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1 Copyright (c) 2005 Pearson Education Canada, Inc. Chapter 8: Geologic Time PowerPoint Presentation PowerPoint Presentation Stan Hatfield. SW Illinois.

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Presentation on theme: "1 Copyright (c) 2005 Pearson Education Canada, Inc. Chapter 8: Geologic Time PowerPoint Presentation PowerPoint Presentation Stan Hatfield. SW Illinois."— Presentation transcript:

1 1 Copyright (c) 2005 Pearson Education Canada, Inc. Chapter 8: Geologic Time PowerPoint Presentation PowerPoint Presentation Stan Hatfield. SW Illinois College Stan Hatfield. SW Illinois College Ken Pinzke. SW Illinois College Ken Pinzke. SW Illinois College Charles Henderson. University of Calgary Charles Henderson. University of Calgary Tark Hamilton. Camosun College Tark Hamilton. Camosun College

2 Geological Time is of Vast Duration Sediments were buried under a Mountain Range, metamorphosed, half the crust was uplifted & eroded, glaciers carried it, lake storms removed all but the biggest rocks.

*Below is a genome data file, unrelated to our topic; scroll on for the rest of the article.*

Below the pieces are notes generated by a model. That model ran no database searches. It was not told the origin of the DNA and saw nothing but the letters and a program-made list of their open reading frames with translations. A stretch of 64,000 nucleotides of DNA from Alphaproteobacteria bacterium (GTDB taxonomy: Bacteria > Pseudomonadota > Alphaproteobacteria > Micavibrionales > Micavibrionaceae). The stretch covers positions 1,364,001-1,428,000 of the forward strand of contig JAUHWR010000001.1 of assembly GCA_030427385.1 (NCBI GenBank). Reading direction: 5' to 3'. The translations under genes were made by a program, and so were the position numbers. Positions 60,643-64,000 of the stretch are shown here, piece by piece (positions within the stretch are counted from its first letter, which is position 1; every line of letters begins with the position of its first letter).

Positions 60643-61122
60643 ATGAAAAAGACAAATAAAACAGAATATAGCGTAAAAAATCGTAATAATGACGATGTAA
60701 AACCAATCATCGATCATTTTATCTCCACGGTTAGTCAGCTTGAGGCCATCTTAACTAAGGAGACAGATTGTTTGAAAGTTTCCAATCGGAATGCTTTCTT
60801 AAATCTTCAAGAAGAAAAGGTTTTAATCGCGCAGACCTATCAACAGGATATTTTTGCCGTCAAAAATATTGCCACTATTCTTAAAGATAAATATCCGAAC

3 Geologic Time Geologic Time Relative age dates – placing rocks and events in their proper sequence of formation. e.g. Tertiary is younger than Cretaceous (rocks, fossils, climate) Relative age dates – placing rocks and events in their proper sequence of formation. e.g. Tertiary is younger than Cretaceous (rocks, fossils, climate) Numerical dates – specifying the actual number of years that have passed since an event occurred (known as absolute age dating using isotope clocks) Numerical dates – specifying the actual number of years that have passed since an event occurred (known as absolute age dating using isotope clocks) Geologic time scale – Earths history is ~4.5 Ga long and written disproportionately by the rocks formed and processes which operated at different times and places. Geologic time scale – Earths history is ~4.5 Ga long and written disproportionately by the rocks formed and processes which operated at different times and places.